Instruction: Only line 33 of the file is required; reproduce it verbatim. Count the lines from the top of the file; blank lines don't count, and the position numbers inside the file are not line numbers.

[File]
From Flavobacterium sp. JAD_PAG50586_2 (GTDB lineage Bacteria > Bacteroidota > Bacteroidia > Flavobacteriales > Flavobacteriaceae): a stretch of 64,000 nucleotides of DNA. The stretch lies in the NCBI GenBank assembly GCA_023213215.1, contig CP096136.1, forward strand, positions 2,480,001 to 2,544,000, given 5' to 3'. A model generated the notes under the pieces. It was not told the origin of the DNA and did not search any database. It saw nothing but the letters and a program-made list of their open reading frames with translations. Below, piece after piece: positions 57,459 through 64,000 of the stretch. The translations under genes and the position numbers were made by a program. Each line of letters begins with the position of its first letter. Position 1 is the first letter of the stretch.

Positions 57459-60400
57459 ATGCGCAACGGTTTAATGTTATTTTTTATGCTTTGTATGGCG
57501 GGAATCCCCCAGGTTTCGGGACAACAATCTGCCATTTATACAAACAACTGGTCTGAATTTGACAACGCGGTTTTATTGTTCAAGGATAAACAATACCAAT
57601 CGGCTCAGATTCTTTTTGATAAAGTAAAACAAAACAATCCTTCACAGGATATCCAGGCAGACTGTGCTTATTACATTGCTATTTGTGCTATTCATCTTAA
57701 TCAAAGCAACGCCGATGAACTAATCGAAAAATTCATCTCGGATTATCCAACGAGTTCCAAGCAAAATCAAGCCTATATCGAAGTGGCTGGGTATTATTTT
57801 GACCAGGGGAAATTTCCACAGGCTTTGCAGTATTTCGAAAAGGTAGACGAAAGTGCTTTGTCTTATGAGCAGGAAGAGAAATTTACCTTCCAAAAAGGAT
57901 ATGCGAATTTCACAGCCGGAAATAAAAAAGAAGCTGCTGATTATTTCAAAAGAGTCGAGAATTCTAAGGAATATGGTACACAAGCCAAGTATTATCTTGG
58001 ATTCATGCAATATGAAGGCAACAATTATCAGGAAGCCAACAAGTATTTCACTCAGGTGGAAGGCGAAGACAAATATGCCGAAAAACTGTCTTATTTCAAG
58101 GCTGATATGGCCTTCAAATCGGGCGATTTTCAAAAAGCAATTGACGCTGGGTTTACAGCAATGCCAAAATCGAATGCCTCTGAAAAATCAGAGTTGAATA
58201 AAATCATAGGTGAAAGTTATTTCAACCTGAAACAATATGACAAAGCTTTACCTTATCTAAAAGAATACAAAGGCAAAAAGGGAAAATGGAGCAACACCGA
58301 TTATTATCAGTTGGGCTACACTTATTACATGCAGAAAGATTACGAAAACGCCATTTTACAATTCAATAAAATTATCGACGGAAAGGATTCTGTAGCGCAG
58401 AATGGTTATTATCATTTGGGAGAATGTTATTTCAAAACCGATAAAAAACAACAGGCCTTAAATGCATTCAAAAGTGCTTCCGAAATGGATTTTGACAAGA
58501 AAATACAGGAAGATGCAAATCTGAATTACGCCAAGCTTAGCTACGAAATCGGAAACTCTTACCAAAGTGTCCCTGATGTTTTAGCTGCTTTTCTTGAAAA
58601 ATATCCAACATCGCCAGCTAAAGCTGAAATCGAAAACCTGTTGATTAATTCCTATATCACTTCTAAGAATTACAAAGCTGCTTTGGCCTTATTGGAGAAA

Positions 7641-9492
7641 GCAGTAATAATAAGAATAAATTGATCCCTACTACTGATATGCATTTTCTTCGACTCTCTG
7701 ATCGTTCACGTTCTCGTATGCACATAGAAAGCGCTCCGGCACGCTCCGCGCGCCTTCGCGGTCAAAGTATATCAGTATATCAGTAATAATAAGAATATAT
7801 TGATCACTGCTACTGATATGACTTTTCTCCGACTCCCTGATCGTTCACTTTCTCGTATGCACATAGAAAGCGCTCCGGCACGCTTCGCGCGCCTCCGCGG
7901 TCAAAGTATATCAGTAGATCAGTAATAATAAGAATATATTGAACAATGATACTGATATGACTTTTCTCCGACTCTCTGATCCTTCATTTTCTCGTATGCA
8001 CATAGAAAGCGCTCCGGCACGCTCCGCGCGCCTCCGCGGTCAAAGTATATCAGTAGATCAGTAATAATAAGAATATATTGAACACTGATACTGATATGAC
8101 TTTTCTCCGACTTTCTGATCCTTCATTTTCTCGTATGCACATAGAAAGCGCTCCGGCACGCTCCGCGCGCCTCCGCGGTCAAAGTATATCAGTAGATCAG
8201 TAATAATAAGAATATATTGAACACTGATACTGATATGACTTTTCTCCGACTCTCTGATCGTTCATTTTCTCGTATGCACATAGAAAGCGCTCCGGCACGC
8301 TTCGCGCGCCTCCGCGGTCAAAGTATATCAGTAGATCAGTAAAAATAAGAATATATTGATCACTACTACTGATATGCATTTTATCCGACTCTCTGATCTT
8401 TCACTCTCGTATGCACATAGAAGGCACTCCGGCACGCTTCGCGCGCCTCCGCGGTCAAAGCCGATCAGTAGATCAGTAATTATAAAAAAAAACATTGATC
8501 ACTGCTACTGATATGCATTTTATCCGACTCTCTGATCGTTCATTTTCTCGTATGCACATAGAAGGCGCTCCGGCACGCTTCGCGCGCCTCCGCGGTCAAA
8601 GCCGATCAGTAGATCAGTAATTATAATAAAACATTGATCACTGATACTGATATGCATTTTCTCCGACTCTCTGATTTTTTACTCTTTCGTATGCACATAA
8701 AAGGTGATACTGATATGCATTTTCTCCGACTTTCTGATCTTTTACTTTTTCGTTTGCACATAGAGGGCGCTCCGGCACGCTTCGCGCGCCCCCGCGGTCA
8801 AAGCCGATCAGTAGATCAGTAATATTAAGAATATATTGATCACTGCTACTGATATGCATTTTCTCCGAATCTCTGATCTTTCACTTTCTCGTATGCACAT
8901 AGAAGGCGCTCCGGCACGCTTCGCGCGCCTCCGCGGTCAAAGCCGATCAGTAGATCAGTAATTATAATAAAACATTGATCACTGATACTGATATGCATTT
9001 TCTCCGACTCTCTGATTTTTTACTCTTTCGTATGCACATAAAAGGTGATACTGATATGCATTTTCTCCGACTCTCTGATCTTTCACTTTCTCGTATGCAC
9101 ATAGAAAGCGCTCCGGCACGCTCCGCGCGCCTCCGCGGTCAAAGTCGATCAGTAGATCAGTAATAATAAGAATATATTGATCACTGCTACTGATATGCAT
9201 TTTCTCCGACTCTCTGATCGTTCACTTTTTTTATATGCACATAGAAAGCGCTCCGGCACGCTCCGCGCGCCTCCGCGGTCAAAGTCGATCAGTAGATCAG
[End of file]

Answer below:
9201 TTTCTCCGACTCTCTGATCGTTCACTTTTTTTATATGCACATAGAAAGCGCTCCGGCACGCTCCGCGCGCCTCCGCGGTCAAAGTCGATCAGTAGATCAG